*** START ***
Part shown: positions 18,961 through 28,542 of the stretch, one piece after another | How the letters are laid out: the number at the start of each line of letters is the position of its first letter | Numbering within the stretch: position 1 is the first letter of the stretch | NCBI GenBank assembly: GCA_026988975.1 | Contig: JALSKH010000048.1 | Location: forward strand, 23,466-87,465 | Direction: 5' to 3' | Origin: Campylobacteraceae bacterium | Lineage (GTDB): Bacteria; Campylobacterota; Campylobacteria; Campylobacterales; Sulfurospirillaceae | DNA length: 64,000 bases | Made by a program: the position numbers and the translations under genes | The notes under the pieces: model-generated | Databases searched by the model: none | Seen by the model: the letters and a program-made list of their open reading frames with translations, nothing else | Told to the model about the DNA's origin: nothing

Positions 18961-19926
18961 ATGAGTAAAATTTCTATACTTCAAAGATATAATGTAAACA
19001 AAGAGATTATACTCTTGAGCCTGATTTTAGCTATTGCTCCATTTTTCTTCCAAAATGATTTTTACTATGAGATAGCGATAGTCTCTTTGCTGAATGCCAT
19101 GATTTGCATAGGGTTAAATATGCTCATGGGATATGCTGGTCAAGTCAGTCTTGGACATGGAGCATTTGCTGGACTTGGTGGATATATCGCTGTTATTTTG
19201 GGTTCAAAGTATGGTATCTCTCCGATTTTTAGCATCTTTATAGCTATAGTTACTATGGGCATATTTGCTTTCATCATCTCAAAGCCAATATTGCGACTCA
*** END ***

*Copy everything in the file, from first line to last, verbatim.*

Part shown: positions 18,961 through 28,542 of the stretch, one piece after another | How the letters are laid out: the number at the start of each line of letters is the position of its first letter | Numbering within the stretch: position 1 is the first letter of the stretch | NCBI GenBank assembly: GCA_026988975.1 | Contig: JALSKH010000048.1 | Location: forward strand, 23,466-87,465 | Direction: 5' to 3' | Origin: Campylobacteraceae bacterium | Lineage (GTDB): Bacteria; Campylobacterota; Campylobacteria; Campylobacterales; Sulfurospirillaceae | DNA length: 64,000 bases | Made by a program: the position numbers and the translations under genes | The notes under the pieces: model-generated | Databases searched by the model: none | Seen by the model: the letters and a program-made list of their open reading frames with translations, nothing else | Told to the model about the DNA's origin: nothing

Positions 18961-19926
18961 ATGAGTAAAATTTCTATACTTCAAAGATATAATGTAAACA
19001 AAGAGATTATACTCTTGAGCCTGATTTTAGCTATTGCTCCATTTTTCTTCCAAAATGATTTTTACTATGAGATAGCGATAGTCTCTTTGCTGAATGCCAT
19101 GATTTGCATAGGGTTAAATATGCTCATGGGATATGCTGGTCAAGTCAGTCTTGGACATGGAGCATTTGCTGGACTTGGTGGATATATCGCTGTTATTTTG
19201 GGTTCAAAGTATGGTATCTCTCCGATTTTTAGCATCTTTATAGCTATAGTTACTATGGGCATATTTGCTTTCATCATCTCAAAGCCAATATTGCGACTCA